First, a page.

Citizens in the Conroe Independent School District tired of paying exorbitant property taxes are organizing a campaign to defeat the district’s proposed $807 million bond in the May 4 election, setting the stage for a battle between the taxpayers and pro-spending advocates aligned with CISD administration.
“Spending large amounts of money on wants instead of needs is irresponsible and does not set a good example for our youth,” said April Andreski, a mother in CISD and treasurer of Children’s Hope PAC, an organization formed to oppose the bond.
On January 15, the CISD board of trustees voted 6-1 to place the $807 million bond package on the ballot. The proposal was presented by the Facilities Planning Committee, composed of district employees and insiders and managed by the superintendent.
Out of the $807 million package, only $192 will go to build new schools. Most of the bond is an extensive wish list of unnecessary projects. CISD is currently over $1.2 billion in debt. The bond will raise the property tax rate by 3 cents per $100 valuation.
The bonds, which will be paid off over 25 years, will be used to fund many short-term maintenance projects, such as repainting and restriping parking lots, replacing signage, and replacing curtains—all of which will be long gone before the debt is paid off.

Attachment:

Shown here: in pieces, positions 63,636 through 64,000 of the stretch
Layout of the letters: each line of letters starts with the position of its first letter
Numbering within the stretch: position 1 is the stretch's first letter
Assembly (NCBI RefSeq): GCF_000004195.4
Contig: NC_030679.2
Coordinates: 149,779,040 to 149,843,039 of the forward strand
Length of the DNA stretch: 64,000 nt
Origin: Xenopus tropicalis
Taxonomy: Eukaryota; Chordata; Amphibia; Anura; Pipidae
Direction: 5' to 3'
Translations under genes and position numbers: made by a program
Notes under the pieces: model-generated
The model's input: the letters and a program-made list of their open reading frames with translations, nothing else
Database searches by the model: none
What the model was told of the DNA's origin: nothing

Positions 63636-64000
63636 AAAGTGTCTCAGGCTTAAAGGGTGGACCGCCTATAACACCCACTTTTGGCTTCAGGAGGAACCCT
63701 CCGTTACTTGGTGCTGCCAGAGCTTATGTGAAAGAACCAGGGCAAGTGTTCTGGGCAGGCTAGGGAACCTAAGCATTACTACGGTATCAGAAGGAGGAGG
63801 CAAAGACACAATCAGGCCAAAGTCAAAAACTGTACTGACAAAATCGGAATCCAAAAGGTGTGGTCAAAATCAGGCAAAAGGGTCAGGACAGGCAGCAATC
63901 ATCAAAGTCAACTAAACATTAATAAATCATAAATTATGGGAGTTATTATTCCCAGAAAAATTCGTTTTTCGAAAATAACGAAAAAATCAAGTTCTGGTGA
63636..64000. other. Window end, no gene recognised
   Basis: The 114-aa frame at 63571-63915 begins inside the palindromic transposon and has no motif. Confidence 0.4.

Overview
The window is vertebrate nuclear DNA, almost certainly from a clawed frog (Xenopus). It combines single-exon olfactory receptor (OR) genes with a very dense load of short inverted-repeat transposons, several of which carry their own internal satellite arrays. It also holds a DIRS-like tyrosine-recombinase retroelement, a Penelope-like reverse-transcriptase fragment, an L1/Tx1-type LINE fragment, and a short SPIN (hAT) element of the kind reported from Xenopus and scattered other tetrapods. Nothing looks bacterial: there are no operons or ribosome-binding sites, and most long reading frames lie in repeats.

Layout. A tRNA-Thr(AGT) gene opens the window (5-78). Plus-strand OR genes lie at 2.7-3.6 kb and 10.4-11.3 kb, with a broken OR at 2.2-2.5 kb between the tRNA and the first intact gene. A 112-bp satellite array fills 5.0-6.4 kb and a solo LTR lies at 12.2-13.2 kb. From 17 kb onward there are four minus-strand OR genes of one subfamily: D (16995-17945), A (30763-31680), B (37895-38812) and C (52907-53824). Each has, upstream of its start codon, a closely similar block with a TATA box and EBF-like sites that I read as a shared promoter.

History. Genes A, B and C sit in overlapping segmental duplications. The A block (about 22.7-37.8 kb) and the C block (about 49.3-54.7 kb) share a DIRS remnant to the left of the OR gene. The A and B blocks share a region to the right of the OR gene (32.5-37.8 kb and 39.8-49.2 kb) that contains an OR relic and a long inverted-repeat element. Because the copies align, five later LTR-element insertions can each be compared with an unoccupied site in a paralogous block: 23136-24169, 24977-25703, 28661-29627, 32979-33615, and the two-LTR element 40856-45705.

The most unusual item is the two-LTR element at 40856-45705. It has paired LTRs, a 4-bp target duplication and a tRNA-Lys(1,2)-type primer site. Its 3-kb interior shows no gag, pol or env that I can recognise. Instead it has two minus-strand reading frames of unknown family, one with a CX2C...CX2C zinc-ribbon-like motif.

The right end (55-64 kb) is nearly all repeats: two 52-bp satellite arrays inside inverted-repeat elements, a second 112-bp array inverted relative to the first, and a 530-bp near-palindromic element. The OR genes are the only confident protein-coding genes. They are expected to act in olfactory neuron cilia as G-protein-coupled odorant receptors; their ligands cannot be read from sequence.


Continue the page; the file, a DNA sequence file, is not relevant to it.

“I am just involved because I care about my community,” Andreski told Texas Scorecard. “This bond does nothing to improve education for students; it has a lot of fancy items that appear to be good but, in reality, they are not.”
Bond opponents received a substantial boost in February when the Montgomery County Republican Party’s executive committee voted unanimously to oppose the bond. Republican Party activists Ginger Russell and Kelli Cook, who almost single-handedly defeated a tax ratification election in Magnolia ISD last summer, are now working to help the taxpayers of CISD defeat the $807 million bond.
Election Day is May 4, with early voting starting April 22.